James Franco, left and Seth Rogen in 'The Interview.'
Photograph by Ed Araquel — Columbia Pictures
By Benjamin Snyder
December 24, 2014

Sony premiered the controversial comedy The Interview online Wednesday ahead of releasing it to nearly 300 theaters on Christmas Day.

After initially shelving the film following a hacker attack, the movie studio switched course and debuted it on Google’s (GOOG) YouTube, Google Play, Microsoft (MSFT), Xbox Video and on its own website.

Fortune watched the film, which is based on a silly plot to assassinate North Korean leader Kim Jong-un, and live-tweeted our impressions along with the circus around the event. What we saw was a juvenile buddy movie that has, oddly, become a monument to free speech.

From the official Twitter (TWTR) account for the film:

We watched the film on YouTube (cost: $5.99) without any technical glitches. However, some people reported problems, particularly with mobile streaming.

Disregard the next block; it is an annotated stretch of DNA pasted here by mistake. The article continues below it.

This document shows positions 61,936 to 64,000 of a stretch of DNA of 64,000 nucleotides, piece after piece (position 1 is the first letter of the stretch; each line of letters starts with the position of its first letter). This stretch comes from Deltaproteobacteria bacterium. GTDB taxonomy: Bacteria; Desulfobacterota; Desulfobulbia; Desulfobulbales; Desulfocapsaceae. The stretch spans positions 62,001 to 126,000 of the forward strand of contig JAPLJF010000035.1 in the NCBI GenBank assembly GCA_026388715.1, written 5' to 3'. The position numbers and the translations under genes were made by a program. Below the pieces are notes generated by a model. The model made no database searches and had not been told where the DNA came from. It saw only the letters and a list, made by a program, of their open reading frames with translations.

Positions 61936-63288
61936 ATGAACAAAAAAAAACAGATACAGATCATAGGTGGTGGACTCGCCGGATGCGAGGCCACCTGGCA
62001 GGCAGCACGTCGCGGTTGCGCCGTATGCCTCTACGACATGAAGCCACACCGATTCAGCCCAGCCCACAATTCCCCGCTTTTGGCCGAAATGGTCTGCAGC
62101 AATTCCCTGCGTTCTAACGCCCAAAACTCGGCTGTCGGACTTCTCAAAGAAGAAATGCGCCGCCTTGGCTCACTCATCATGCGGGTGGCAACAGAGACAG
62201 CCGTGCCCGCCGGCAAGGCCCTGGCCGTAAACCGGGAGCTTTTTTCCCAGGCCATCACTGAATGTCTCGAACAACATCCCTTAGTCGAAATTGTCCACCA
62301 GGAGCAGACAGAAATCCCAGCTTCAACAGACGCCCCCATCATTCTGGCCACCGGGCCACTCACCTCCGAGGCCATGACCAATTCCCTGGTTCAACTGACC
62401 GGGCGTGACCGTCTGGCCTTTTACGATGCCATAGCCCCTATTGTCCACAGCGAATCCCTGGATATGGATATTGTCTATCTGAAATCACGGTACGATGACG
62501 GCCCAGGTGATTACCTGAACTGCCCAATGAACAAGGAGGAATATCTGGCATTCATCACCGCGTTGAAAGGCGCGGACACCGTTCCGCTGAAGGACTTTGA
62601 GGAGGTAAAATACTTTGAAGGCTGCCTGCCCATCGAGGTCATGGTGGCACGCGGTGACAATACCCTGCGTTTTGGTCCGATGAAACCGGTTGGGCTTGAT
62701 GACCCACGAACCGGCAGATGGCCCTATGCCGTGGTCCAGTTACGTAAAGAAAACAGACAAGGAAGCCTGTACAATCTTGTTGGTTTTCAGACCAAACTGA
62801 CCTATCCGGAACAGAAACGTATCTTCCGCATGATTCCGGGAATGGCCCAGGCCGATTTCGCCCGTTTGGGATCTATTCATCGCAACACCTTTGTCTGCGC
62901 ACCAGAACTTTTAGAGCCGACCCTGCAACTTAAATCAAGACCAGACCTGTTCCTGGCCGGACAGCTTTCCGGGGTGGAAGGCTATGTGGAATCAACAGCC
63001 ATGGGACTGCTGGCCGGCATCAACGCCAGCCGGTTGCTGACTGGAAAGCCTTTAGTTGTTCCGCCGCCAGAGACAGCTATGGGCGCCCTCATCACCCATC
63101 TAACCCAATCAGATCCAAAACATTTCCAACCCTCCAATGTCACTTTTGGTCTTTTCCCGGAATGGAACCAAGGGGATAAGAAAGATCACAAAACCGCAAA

Here is a rundown of our live-tweeting about the film (don’t bet on it winning any Oscars) and interesting tweets by others:

Interestingly, the cost of renting the film and buying it is much lower than if you view it in theaters:

James Franco, one of the stars of the film, was elated about the news and tweeted in earnest about its availability online:

Seth Rogen, his co-star, also took to Twitter to apologize that the service was not yet available to his fans in Canada:

And after nearly two hours, we signed off:

For more Fortune coverage of The Interview saga, read:

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